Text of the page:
A pertinent excerpt from the transcript follows:
"THE COURT: So whether or not it's property depends on the method in which it's captured? For example, this program that somebody devised, it's something intellectual.
MS. BURNETT: An idea.
THE COURT: An idea. Are you telling me that it depends on how you transfer that idea, or how or where you get — where you pick up that idea — I mean, where you steal that from?
MS. BURNETT: Well —
THE COURT: But is that what Dowling says?
MS. BURNETT: I think that what Dowling says is there is a difference between an intellectual property, which is this idea floating around and it's kind of intangible, and if you shrink it down and put it on paper. If it's on paper and what's on paper or some media is stolen, then that is 2314.
THE COURT: That's not what happened here.
MS. BURNETT: Well, it was put onto a disk. And there's no difference between a disk and a piece of paper. It was taken directly — this idea had been shrunk down and made into a program. Now it is in the banks of the computer of TSL. And it is there to be used for the benefit of TSL, and it lives there. And Mr. Brown then physically takes a copy of that out and —"
II R. at 37-38.
The government's first witness was Mr. Klossner, a special agent and local information systems administrator for the FBI in Albuquerque, who was present at the execution of the search warrant at Brown's apartment. Id. at 42. He stated that Mr. Roark, co-chairman of TSL and co-developer of PC-MOS/386, identified the source code from Brown's hard disk and bound paper printouts as being part of PC-MOS/386. Id. at 46. The judge attempted to determine the origin of this seized material by asking if the witness had "any information whatsoever insofar as the material that is contained in the five three-ring binders, that this was original material belonging to Software Link?" Id. at 51. Klossner replied that "it doesn't make sense to talk about original material." Id. Klossner further stated that he did not understand that Roark was indicating that the hard disk found in Brown's apartment, the physical object itself, was the property of TSL. Id. at 57. Klossner understood that Roark was saying that "the source code, the electronic signals on the hard disk, were the property of TSL, and the material, the source code as printed out in the binder were the property of TSL." Id. at 58.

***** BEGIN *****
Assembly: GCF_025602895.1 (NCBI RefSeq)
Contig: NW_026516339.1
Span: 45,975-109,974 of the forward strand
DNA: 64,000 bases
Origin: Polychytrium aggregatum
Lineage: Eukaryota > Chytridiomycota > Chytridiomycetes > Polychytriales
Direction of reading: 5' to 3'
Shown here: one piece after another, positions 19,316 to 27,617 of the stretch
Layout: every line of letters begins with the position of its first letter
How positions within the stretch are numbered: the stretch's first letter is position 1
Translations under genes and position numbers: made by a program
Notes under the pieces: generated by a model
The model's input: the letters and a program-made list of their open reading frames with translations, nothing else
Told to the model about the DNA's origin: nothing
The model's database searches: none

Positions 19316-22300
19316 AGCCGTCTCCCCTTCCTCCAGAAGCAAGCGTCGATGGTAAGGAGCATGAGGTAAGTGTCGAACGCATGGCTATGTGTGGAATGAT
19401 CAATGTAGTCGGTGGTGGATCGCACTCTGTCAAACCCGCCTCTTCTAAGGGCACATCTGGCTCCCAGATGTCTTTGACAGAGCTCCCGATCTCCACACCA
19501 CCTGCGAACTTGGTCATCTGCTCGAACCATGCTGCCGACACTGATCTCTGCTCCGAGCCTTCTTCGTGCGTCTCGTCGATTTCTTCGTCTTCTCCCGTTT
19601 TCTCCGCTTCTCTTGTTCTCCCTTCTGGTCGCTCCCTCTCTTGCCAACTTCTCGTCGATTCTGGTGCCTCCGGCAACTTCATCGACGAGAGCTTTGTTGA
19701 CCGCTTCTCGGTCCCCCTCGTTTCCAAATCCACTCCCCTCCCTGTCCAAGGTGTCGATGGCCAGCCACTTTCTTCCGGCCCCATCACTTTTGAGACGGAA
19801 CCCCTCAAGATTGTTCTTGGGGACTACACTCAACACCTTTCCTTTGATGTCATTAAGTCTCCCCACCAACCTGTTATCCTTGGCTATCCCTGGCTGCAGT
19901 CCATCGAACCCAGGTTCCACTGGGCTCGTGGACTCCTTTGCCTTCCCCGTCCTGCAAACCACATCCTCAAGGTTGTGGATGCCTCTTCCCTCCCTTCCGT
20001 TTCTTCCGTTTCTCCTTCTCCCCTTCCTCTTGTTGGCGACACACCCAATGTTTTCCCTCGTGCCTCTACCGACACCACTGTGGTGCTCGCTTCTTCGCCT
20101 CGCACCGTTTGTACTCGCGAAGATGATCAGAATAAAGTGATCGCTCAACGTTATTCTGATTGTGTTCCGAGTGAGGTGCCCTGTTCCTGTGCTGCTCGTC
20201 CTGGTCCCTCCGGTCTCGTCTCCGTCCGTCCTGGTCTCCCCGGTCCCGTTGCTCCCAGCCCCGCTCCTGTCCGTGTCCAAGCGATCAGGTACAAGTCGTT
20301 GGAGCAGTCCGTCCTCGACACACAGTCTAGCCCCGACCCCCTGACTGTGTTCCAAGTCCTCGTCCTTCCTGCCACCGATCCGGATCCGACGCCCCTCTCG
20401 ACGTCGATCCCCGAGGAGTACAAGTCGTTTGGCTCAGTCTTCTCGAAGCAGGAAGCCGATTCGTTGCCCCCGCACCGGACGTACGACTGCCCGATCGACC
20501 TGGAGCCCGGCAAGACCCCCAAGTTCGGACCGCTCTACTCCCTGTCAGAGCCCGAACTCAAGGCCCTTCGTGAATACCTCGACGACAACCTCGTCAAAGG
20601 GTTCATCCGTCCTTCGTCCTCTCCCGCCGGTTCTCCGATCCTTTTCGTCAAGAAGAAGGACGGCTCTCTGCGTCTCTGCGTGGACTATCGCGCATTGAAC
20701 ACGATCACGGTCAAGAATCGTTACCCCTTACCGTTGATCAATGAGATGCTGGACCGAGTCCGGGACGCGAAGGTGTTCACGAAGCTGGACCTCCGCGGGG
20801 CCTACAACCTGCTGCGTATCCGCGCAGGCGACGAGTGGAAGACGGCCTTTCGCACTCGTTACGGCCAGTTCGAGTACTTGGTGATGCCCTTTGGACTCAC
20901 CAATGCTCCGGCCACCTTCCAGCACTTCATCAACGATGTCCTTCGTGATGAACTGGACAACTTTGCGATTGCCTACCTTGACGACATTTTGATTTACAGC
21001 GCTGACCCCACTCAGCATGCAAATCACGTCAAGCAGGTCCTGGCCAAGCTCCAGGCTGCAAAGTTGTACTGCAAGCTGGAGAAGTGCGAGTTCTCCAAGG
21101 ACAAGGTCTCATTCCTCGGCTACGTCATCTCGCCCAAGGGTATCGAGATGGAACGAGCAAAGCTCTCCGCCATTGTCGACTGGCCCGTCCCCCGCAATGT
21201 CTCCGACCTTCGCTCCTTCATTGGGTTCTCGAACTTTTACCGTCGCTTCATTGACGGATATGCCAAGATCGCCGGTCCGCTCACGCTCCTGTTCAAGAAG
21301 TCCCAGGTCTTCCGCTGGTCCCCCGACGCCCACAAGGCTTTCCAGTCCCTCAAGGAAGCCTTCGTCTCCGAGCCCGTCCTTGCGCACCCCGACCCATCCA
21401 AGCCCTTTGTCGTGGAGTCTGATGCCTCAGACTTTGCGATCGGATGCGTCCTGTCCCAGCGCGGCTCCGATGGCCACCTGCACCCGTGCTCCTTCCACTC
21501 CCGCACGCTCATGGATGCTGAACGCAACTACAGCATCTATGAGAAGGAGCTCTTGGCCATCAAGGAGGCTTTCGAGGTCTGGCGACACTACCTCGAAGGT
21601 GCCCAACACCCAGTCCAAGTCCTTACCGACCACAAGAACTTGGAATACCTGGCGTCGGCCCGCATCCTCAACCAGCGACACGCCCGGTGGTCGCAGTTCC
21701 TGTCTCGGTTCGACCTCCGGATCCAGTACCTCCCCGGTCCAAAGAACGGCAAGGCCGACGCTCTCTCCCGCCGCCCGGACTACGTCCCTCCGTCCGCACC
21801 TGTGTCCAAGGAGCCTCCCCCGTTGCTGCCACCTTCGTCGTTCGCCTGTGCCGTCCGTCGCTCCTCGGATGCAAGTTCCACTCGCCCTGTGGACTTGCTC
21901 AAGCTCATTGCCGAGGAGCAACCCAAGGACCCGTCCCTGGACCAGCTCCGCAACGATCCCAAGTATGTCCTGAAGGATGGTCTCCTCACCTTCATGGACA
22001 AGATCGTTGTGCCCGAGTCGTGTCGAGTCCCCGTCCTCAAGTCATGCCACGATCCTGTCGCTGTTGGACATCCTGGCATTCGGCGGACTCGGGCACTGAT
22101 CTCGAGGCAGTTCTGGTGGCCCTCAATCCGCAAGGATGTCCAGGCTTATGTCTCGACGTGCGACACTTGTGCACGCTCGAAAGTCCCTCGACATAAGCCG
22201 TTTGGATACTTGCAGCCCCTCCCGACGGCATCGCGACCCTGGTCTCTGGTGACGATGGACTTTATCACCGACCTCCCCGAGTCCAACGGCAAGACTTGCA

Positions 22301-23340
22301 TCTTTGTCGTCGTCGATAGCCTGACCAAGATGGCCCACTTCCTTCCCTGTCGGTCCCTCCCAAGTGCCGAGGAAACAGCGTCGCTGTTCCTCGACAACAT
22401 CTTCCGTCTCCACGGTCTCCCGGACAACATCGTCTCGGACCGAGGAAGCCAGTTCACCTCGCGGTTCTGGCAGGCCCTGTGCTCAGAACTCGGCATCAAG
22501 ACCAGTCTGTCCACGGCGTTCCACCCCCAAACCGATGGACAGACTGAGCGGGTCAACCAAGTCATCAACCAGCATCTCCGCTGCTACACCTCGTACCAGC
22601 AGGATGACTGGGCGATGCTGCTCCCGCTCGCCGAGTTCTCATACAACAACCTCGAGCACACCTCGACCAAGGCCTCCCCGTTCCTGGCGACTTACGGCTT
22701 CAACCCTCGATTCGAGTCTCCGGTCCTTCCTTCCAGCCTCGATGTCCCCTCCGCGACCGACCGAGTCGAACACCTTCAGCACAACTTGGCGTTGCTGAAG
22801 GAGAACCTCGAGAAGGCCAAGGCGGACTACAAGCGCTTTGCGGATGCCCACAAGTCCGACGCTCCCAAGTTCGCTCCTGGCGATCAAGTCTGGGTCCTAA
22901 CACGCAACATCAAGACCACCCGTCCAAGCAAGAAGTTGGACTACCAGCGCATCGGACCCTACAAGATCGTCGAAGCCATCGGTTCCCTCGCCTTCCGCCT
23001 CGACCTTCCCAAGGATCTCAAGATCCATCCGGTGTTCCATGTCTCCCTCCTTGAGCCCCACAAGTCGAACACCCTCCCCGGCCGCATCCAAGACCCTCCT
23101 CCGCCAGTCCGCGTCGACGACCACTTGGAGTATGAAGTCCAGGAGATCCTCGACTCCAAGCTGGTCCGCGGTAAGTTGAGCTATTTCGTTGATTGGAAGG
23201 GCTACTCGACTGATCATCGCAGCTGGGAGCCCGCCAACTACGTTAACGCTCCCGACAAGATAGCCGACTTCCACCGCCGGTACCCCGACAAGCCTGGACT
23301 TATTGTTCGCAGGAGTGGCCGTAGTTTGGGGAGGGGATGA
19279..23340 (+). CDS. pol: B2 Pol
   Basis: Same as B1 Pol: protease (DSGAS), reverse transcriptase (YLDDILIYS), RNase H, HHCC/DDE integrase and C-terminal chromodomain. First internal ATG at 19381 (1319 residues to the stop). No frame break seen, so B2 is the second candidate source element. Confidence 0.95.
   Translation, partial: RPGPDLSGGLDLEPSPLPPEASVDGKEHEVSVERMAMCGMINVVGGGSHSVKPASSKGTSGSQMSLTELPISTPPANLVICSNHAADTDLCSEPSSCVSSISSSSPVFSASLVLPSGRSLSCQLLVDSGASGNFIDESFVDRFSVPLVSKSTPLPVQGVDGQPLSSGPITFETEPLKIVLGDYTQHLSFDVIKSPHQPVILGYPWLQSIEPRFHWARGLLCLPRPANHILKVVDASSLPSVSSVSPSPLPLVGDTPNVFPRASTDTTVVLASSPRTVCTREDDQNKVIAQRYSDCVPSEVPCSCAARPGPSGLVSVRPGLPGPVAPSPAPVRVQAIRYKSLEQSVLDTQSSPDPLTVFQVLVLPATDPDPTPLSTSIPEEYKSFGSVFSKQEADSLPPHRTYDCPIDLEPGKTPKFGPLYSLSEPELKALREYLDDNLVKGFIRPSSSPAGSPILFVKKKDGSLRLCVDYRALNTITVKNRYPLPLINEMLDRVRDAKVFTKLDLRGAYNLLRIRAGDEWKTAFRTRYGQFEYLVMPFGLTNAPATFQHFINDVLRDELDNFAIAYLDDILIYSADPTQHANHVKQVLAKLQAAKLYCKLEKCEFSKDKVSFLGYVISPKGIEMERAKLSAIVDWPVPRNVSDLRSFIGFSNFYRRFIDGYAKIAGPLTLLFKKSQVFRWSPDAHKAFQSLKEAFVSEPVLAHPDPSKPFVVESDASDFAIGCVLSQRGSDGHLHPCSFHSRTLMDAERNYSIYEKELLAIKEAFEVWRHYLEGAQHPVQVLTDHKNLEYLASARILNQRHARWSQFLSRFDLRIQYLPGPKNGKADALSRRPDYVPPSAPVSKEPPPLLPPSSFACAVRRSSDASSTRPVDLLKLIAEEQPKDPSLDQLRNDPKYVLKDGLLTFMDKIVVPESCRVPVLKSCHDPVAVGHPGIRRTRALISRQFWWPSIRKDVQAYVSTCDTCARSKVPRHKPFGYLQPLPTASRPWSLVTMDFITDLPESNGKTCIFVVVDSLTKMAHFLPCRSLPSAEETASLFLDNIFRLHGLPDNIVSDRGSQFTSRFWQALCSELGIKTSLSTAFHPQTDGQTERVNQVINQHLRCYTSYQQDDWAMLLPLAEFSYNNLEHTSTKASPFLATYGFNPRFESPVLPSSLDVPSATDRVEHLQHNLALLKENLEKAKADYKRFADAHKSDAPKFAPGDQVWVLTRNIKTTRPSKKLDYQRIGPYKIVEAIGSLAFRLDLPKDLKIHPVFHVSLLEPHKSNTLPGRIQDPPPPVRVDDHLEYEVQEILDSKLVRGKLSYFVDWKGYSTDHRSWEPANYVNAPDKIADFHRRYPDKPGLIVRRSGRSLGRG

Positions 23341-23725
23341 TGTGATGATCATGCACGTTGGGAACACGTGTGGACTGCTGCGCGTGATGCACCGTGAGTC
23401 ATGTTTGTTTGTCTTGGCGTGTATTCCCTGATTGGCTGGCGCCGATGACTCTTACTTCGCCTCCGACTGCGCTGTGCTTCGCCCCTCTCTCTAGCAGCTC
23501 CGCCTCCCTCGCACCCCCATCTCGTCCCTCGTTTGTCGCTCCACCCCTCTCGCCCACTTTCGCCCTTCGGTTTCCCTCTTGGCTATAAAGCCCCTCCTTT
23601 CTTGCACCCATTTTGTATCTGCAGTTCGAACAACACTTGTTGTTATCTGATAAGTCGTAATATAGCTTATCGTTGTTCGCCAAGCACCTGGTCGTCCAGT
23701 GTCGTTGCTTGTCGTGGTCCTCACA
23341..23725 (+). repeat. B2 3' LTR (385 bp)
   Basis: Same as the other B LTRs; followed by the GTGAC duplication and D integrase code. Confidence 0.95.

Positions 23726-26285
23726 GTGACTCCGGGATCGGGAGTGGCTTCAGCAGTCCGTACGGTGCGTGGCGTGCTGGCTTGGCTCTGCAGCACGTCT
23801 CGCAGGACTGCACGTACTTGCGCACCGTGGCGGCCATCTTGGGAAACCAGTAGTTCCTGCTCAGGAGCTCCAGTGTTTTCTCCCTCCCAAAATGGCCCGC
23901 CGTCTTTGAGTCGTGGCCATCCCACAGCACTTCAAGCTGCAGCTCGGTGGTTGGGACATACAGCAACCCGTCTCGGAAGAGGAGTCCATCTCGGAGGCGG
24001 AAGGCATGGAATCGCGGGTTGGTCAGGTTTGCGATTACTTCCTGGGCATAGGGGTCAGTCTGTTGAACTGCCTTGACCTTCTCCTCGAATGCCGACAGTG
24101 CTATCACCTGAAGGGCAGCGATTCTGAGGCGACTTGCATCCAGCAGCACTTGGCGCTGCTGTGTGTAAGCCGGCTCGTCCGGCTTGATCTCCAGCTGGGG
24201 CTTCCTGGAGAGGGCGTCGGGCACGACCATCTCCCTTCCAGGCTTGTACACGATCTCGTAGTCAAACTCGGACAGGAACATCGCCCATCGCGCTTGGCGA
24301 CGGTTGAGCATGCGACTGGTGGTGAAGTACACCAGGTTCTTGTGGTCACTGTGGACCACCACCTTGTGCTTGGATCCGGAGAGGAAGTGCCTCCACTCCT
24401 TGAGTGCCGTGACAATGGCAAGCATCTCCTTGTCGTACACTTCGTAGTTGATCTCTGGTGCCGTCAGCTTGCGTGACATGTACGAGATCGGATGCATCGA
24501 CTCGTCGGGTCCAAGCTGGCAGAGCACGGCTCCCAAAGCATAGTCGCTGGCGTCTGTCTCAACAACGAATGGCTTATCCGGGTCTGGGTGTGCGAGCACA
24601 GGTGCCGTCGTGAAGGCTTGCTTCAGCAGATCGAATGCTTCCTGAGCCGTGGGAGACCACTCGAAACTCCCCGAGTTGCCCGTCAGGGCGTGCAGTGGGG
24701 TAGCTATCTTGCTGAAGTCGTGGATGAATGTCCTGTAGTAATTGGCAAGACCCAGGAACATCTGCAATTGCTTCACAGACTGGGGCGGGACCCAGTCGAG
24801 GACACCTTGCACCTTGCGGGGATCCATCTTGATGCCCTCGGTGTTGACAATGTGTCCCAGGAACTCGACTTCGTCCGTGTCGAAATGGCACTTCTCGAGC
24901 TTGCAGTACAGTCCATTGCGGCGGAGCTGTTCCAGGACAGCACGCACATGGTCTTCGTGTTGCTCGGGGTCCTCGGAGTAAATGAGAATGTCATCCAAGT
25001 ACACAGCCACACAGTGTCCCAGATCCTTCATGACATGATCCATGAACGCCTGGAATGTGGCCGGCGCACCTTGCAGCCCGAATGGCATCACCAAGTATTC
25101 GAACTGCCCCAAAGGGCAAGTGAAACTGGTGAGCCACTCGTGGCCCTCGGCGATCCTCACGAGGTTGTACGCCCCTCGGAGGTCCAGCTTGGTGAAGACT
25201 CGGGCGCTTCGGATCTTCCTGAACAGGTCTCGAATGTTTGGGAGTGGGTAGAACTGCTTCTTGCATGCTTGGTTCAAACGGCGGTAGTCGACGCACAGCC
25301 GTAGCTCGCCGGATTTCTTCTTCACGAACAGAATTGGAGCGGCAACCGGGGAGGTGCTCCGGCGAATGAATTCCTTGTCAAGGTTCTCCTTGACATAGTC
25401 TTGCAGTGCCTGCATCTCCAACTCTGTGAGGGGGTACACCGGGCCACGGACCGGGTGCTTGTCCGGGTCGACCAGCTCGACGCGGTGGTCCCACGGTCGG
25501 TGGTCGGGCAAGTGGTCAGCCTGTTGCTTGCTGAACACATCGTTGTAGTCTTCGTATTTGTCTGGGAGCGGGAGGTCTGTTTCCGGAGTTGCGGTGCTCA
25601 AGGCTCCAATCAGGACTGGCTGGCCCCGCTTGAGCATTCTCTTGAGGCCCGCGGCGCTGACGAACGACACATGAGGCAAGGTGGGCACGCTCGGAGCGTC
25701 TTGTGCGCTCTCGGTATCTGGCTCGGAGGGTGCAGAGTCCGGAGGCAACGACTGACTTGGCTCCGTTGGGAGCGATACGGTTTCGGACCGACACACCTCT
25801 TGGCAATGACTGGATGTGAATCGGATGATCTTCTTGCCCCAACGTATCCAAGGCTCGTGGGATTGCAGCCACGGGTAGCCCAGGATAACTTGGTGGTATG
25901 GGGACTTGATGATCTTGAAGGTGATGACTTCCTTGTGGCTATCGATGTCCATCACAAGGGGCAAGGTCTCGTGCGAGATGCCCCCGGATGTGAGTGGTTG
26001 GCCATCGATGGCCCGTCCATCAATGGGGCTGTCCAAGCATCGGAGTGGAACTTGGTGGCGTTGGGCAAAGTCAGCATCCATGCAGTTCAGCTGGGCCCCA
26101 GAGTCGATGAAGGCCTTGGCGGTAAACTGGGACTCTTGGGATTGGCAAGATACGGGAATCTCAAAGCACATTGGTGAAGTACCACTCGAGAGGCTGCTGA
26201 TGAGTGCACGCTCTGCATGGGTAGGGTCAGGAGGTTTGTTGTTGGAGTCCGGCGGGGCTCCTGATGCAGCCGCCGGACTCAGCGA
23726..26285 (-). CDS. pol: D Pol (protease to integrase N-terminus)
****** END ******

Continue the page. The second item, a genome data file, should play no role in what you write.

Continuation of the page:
The next government witness was FBI agent Gariay. He testified briefly about a tape recording, a transcript of which was offered into evidence. The recording was of a telephone conversation between Brown and Ben Brady. Brady was a cooperating witness for the government, who was to receive copies of the stolen source code. Gariay testified that to his knowledge, Brown was discussing his appropriation of the source code itself. Id. at 65. When asked if these printouts could have been generated by Brown's own computer in Albuquerque, the witness stated that he had "no idea." Id. at 65.
A pertinent portion of the conversation follows:
Brown: I've got five, three ring binders that's full of printouts.
Brady: Right that include PC MOS 3.0.
Brady: When did you get that?
Brown: When I was out there.
Addendum to Appellant's Brief at 2.
The final witness was a defense witness, Peter Ives, who is an attorney specializing in intellectual property and computer law. Ives testified that "[t]he source code itself, under the copyright law, exists separate and apart from the tangible embodiment of that work." Id. at 68. Ives continued that "[t]he source code itself . . . is essentially an intangible which then, for purposes of distribution and the like, would be put into some sort of tangible form as was discussed, disks, et cetera." Id. at 70. Ives concluded by agreeing with defense counsel's suggestion that the source code on a floppy disk was analogous to a song on a phono record. Id. at 72.